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Missouri levee blast inundates acres of farmland

May 4, 2011

The Army Corps of Engineers blew a two-mile hole into the Birds Point levee, which has flooded 130,000 acres of farmland in Missouri's Mississippi County, in an effort to protect nearby Cairo, Ill., from rising floodwaters.

The Army Corps of Engineers blew a two-mile hole into the Birds Point levee, which has flooded 130,000 acres of farmland in Missouri’s Mississippi County, in an effort to protect nearby Cairo, Ill., from rising floodwaters.

But farmers who pleaded unsuccessfully for the Supreme Court to stop the blast, which diverted floodwaters and inundated their land, had 130,000 acres of severely damaged farmland and close to $100 million in crop losses, a farmers’ association said. About 100 homes are in the deluged area, according to Army engineers.

The purpose was to divert floodwaters from Cairo, a town of about 3,000.

The government engineers blasted the first hole into the Birds Point levee site at Sikeston, Mo., at about 10 p.m. Monday and the second one at around noon Tuesday, said Lisa Coghlan, spokeswoman for the Army engineers in Sikeston.

Flood stage for the Mississippi River in the area is normally 40 feet, but on Monday, the water was at 61.72 feet, the engineers said. By Tuesday, after the two blasts, the water was receding and had fallen to 60.12 feet, the engineers said.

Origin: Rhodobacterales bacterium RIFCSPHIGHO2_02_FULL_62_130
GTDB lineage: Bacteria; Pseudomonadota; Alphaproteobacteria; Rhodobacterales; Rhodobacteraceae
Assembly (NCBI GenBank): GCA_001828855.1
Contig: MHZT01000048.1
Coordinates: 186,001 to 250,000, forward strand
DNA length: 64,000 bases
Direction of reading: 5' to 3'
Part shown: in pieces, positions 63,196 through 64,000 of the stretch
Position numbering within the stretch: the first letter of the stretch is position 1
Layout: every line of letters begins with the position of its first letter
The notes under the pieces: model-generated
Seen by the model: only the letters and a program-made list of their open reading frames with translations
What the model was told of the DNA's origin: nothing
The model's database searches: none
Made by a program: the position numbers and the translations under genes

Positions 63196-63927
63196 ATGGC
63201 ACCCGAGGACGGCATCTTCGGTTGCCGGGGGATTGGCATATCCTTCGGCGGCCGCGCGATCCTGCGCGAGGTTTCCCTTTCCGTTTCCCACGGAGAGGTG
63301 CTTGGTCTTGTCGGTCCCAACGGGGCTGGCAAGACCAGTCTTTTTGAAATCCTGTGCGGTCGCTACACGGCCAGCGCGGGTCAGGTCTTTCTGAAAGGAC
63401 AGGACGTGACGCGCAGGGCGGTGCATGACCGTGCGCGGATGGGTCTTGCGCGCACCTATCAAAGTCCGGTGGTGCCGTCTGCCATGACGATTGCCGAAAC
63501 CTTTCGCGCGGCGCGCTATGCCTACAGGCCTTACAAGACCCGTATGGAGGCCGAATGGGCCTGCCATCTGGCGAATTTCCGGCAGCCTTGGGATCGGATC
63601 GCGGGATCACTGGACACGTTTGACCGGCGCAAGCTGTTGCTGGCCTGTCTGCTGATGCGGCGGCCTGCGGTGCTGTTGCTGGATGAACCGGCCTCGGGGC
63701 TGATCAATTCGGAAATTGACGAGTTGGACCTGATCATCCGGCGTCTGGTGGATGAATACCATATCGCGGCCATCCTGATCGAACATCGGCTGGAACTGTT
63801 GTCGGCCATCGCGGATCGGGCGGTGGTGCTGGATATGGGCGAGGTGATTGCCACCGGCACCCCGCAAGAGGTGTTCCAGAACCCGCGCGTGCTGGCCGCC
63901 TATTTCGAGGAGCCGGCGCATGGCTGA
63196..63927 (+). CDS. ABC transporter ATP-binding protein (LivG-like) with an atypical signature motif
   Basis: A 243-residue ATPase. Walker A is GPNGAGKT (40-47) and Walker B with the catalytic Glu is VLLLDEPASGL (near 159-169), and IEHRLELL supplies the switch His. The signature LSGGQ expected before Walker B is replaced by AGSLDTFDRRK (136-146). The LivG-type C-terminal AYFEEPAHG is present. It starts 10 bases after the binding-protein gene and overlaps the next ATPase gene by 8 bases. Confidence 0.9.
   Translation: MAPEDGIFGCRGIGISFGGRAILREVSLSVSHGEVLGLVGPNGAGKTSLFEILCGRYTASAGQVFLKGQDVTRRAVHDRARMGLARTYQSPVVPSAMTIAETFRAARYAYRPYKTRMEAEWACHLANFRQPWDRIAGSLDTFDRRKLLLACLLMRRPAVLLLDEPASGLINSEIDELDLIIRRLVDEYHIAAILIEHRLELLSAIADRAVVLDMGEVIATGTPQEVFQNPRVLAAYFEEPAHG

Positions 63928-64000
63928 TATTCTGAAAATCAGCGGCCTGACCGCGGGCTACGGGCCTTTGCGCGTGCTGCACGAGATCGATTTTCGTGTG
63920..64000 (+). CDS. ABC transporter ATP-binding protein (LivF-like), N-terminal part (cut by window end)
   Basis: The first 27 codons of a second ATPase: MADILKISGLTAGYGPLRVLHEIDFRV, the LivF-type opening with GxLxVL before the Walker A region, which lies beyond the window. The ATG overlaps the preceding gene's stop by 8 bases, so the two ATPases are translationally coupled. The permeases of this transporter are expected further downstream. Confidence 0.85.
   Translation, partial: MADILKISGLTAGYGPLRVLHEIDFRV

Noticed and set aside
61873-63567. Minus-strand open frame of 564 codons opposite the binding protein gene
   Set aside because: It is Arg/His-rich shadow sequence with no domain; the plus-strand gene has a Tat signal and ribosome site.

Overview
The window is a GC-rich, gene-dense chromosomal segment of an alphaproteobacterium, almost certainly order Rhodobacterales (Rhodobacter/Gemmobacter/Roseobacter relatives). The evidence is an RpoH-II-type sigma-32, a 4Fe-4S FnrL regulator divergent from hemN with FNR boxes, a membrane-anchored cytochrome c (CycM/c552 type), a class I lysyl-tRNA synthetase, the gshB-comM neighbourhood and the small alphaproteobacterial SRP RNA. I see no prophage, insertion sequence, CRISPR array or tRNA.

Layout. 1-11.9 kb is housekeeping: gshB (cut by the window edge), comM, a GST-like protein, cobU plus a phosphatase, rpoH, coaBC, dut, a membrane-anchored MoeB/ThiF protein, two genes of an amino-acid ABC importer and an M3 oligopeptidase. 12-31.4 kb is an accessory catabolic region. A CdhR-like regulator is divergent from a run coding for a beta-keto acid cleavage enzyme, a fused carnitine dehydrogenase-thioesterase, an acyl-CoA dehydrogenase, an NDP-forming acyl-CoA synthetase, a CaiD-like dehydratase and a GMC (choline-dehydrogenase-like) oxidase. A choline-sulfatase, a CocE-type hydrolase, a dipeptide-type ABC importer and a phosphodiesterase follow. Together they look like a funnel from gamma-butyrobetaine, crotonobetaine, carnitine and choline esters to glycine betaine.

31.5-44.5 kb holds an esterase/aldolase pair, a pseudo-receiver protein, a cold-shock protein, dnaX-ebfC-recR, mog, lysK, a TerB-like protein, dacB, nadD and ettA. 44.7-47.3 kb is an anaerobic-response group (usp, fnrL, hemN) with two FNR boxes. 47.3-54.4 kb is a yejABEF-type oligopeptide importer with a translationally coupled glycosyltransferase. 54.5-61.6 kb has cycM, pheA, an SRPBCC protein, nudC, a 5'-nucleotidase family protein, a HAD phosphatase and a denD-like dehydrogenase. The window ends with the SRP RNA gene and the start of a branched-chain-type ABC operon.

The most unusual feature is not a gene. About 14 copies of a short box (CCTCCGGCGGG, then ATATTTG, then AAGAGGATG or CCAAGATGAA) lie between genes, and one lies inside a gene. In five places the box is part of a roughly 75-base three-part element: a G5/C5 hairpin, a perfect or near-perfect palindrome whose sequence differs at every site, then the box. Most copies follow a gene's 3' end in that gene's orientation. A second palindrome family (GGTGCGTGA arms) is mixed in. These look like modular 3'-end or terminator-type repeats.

“It was definitely a success,” Coghlan said. The engineers planned to stage one more blast, probably today, depending on how quickly they could move equipment through the rain-soaked area, Coghlan said.

“The ground is absolutely just mush,” she explained. “It’s been raining for two weeks and today is actually the first sunny day.”

Missouri Gov. Jay Nixon, a Democrat, toured the area around the blast Tuesday. The state asked the Supreme Court to block the water diversion onto the Missouri farms, but the court declined.

“We had hoped that this wouldn’t happen,” said Blake Hurst, state farm bureau president. “We had asked the court to explore every other alternative, but it (the diversion) did happen. The rains over the last few days have been worse than they had forecast. What’s done is done. Our concern now is that the farmers will be compensated.”

Agriculture Secretary Tom Vilsack said farmers who have crop insurance will be eligible for government reimbursement.

The diversion means more than soaked soil, said Hurst, whose organization represents more than 100,000 farmers. The grading and drainage necessary for farmland to perform efficiently are badly degraded, and such things as grain bins and irrigation equipment are damaged, he said. This year’s crops in the area — known for corn, soybeans, wheat and cotton — are lost, Hurst said.

The blasts did nothing to ease risks downstream, where the Army Corps of Engineers warns that the Mississippi River could rise to its highest levels since the 1920s.

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